Boe Flies Below Radar to Anchor Crimson’s Stingy Defensive Effort

PROVIDENCE, R.I.—For all the discussion that went on during the post-game press conference after Harvard’s 2-1 victory over St. Lawrence last night, one name in particular didn’t pop up as much as you might expect.

Ali Boe.

Yesterday wasn’t the exception, either. In fact, it represented a common trend in the attention, or lack thereof, the Crimson’s goaltending has received all season long.

On a team stacked with offensive threats, the best defenseman in the world and one of the most solid supporting casts in the nation, Boe’s contribution to the team seems to have been lost in the shuffle—by everyone but her coaches and teammates.

But neither Harvard nor Boe mind the lack of attention she receives around the nation.

“It’s okay,” Crimson coach Katey Stone said. “She’s a sleeping giant. I don’t care if anybody else notices. We notice and that’s all that matters.”

In fact, Stone had just one word to describe Boe’s goaltending.

“Superb.”

Co-captain Angela Ruggiero jumped in to break the awkward silence that followed, enthusiastically adding, “I second that!”

But Stone’s one-word description of Boe’s efforts was appropriate because Harvard’s goalie’s efforts seemed beyond words at times.

With about six minutes remaining in the second period and St. Lawrence on the power play, Sara Simard slid a pass across the ice to Rebecca Russell—the Saints’ leading scorer in Gina Kingsbury’s absence—who found herself all alone against Boe on the left side of the ice.

Russell skated in by herself, looking for a spot to beat Boe.

She fired a wrister toward the right side of the net at point-blank range, but Boe leaned to her left and came up with a huge glove save as Russell skated away, shaking her head in disappointment after being denied on a rare Saints opportunity to score.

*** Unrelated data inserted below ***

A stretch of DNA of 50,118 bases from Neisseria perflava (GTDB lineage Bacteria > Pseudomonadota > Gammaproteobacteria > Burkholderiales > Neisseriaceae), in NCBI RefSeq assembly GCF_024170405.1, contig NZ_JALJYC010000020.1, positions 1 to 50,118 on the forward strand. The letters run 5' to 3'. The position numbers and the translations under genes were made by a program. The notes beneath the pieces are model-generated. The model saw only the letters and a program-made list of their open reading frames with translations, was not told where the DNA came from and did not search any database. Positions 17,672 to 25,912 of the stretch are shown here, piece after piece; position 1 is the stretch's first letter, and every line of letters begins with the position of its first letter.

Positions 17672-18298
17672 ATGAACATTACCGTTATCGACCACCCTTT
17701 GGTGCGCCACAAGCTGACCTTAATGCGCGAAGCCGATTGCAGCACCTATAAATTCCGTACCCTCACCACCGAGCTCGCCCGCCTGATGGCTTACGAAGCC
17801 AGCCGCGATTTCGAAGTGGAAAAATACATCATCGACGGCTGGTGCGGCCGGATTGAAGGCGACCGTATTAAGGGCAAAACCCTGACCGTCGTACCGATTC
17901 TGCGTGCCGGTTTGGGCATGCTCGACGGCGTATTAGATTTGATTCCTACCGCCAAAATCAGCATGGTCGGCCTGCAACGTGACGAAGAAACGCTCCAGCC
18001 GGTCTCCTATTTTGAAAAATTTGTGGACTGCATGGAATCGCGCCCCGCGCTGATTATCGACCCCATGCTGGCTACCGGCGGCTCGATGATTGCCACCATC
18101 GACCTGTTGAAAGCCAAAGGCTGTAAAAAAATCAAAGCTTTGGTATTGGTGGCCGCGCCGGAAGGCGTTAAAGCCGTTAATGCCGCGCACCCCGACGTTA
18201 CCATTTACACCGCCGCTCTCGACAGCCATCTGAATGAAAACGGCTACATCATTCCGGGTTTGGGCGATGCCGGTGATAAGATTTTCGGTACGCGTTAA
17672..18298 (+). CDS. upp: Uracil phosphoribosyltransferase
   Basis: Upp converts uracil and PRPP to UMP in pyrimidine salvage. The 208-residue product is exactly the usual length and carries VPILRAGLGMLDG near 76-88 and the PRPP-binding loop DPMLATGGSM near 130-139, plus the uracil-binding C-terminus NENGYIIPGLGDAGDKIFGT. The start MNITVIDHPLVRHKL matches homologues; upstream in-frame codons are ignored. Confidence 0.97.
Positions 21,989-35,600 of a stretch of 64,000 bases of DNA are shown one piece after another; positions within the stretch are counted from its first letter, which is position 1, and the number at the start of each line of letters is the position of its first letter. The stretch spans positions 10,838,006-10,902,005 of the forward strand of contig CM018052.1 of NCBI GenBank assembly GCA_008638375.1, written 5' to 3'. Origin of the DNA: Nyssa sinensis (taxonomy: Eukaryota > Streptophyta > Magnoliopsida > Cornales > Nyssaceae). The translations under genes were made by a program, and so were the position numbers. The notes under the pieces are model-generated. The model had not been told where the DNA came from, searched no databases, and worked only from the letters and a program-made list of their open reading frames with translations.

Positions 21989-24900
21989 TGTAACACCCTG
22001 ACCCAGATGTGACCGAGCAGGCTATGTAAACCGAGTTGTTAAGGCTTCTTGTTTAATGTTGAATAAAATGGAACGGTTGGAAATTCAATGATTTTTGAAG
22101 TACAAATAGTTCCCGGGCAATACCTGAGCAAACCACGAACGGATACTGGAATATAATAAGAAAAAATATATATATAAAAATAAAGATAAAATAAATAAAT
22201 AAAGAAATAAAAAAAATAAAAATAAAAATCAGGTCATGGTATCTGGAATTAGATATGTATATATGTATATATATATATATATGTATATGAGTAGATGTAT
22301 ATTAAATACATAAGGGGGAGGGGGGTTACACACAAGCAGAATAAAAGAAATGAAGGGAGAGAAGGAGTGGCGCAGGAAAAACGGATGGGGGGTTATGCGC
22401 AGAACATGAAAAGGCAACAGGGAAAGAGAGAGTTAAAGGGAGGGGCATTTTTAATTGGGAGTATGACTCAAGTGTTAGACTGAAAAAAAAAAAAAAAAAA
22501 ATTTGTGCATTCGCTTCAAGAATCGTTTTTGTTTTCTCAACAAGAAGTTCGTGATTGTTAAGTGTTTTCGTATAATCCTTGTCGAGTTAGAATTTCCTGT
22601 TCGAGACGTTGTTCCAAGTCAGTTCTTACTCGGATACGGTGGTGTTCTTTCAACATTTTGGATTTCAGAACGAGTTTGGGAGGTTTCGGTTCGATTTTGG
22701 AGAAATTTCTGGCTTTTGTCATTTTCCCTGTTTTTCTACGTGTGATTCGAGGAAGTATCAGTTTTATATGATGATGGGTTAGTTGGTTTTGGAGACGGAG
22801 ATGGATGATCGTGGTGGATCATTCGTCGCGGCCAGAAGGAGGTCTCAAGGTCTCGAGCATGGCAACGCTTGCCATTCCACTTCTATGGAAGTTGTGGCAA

How would Stone describe the huge save on the man-down?

“Superb,” the coach coolly responded again, her head in her hand, unfazed by the type of steady, stellar play that has marked Boe all year long but has gone largely unrecognized by many opponents and observers throughout the year.

Boe, one of her own harshest critics, didn’t see anything particularly out of the ordinary in her play, either.

“I just kind of slid across and luckily it found my glove,” she said. “Nothing special.”

The way Boe described the play, you might get the impression that her glove miraculously opened and moved at lightning speed of its own volition, and catching the puck was sheer coincidence or accident, not something she had control over.

Don’t be fooled.

As St. Lawrence coach Paul Flanagan explained when asked about the big save “that goalie” made on the power play, Boe’s stop on Russell knocked the wind right out of the St. Lawrence.

“That was a huge turning point in the game,” Flanagan said. “That [play] was our break. You play a game like that where you’re not getting a ton of chances—here’s our break.

“It’s very deflating from an offensive perspective when you can’t bury one [of those shots] or even generate a lot of good chances. So that was the turning point for sure.”

Nor was it the only opportunity on which the Saints couldn’t convert.

“A couple of times the puck hopped over a stick,” Flanagan said.

“And when [Boe] did make the big save you almost feel, ‘Oh, that’s the one we needed to get us back in there,’ and could have really energized us at the time.”

With five minutes left in the game, St. Lawrence had another chance at even strength.

Senior Ricki-Lee Doyle broke free down the left side of the ice, firing a shot from the faceoff circle directly at Boe.

The puck came across Boe’s left, but she got her stick on it and knocked it up in the air.

For a moment, the puck was airborne and looked like it might escape Boe’s reach and go right up into the netting behind her.

But Boe quickly stretched back and brought her glove up from behind her, clamping down on the puck and closing yet another window of opportunity for the Saints.

And with her play, she helped give Harvard the opportunity to play for the NCAA championship game against Minnesota.

—Staff writer John R. Hein can be reached at hein@fas.harvard.edu.

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